Speaking of commanders, it's worth directly mentioning the four cards which can copy legendary creatures, setting them apart from other clones and firmly in the "in-clone" category. They are: Sakashima of a Thousand Faces, Sakashima the Impostor, Spark Double, and Irenicus's Vile Duplication. Each of which throws out-clone flexibility to the wind, narrowing your choice of targets to strictly from amongst your own, but chances are that you will want to choose your own creature anyways since the breaking of the legend rule here can bring with it some extra value.

First up, the Sakashimas. Not much more can be said about this pair beyond what we've already discussed for clones, except of course for the fact that good ol' Sakashima of a Thousand Faces has partner. Quite the nifty mechanic, if you're in to adding blue to your color identity and doubling up on your other commander every game. As for the original Sakashima, having two blue mana symbols in its cost certainly hurts its viability, so odds are you won't be seeing him in many cEDH lists. A card worth considering if you're low on colors, but not the best legend-clone of recent years.

Next up, Spark Double. The same cost flexibility as Sakashima of a Thousand Faces plus the added opportunity to double up on planeswalkers, Spark Double is an interesting card. Very few planeswalkers roam the cEDH tables, but the opportunity to add another loyalty counter can be relevant. Double Narset, Parter of Veils never hurt anyone, right? Corner cases aside, the +1/+1 counter which Spark Double adds to a creature is also a very legitimate state line changes, bringing key creatures out of Lightning Bolt range, or making The Meathook Massacre that much harder to cast. If you're filling up on clones for your own creatures, I'd certainly consider Spark Double as the second best in the format.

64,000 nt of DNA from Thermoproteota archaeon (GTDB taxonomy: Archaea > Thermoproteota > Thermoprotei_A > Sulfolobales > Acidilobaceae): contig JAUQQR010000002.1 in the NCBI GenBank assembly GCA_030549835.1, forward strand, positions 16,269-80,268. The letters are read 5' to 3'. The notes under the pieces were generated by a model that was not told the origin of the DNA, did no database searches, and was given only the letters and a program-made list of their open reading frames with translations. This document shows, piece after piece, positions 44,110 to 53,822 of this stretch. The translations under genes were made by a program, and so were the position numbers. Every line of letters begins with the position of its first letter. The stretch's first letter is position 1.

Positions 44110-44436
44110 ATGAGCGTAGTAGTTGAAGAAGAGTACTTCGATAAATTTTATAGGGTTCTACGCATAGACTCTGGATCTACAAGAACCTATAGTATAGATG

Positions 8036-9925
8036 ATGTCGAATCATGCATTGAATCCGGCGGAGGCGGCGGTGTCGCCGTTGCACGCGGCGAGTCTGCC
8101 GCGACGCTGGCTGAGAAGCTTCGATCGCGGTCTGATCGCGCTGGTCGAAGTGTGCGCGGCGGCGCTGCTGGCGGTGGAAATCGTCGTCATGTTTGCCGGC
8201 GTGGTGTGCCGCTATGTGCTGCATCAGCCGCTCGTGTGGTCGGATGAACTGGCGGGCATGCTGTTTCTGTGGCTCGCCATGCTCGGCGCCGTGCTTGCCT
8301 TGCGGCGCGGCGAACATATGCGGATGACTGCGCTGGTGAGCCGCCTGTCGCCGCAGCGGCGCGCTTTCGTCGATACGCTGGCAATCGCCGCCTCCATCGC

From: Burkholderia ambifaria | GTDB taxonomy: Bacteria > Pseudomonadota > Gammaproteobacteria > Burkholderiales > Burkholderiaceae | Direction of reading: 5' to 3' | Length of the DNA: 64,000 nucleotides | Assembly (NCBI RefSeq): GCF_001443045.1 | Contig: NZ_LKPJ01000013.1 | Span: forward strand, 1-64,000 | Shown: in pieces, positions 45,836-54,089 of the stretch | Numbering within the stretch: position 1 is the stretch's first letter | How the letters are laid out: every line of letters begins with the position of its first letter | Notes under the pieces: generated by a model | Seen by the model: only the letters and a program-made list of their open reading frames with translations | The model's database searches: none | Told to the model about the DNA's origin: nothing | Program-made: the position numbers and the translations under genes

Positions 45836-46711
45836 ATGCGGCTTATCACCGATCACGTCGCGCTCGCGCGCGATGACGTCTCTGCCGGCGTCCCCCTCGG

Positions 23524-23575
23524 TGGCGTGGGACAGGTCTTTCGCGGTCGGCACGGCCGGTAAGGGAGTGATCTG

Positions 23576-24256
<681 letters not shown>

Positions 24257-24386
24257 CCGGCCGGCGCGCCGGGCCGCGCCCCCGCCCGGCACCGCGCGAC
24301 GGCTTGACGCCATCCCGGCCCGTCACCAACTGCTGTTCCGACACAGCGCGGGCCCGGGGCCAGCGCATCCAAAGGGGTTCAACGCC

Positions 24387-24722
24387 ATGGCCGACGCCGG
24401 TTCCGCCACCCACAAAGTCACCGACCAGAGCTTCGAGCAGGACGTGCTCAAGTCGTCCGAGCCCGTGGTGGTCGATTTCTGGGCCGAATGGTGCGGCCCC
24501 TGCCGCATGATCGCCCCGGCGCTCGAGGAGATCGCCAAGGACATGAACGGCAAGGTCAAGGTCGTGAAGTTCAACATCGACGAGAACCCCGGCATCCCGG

Finally, we come to Irenicus's Vile Duplication. Now, while this may just seem to be a slightly more restrictive Spark Double at first glance, I need to dissuade you from that illusion. The nifty thing about clones is that they don't target when you cast them; rather, their replacement effect comes into play once at the same time that they do. This sorcery here, meanwhile, requires a target, meaning that it's far easier to interact with. Destroy the target, fizzle the spell. Now that's a two for one I don't want to be on the wrong side of. While it's true that your opponents can remove your favourite clone target in response to casting a creature clone like Spark Double, that doesn't stop Spark Double from resolving and turning into something. Irenicus's Vile Duplication, however, is just too fragile.


Our second class of clones complicates things a bit more, as now we have to weigh their inclusion against that of stack interaction or removal. Let's work backwards in terms of severity, starting with an all-or-nothing case.

You are Player A, and it's Player B's turn. Player B casts a Dockside Extortionist, and neither Player C nor D have any interaction. You have a Phantasmal Image in hand, but no counter magic. Dockside Resolves, Player B storms off, and the game ends.

Rewinding this, and let's swap out the Phantasmal Image for a Mana Drain. Suddenly, the Dockside Problem disappears, and you even end up netting some colorless mana on your turn thanks to the Mana Drain that - while not quite the absurdity of cloning a Dockside would have provided - is still a notable amount. The game keeps going, and you haven't lost yet. Thanks, countermagic.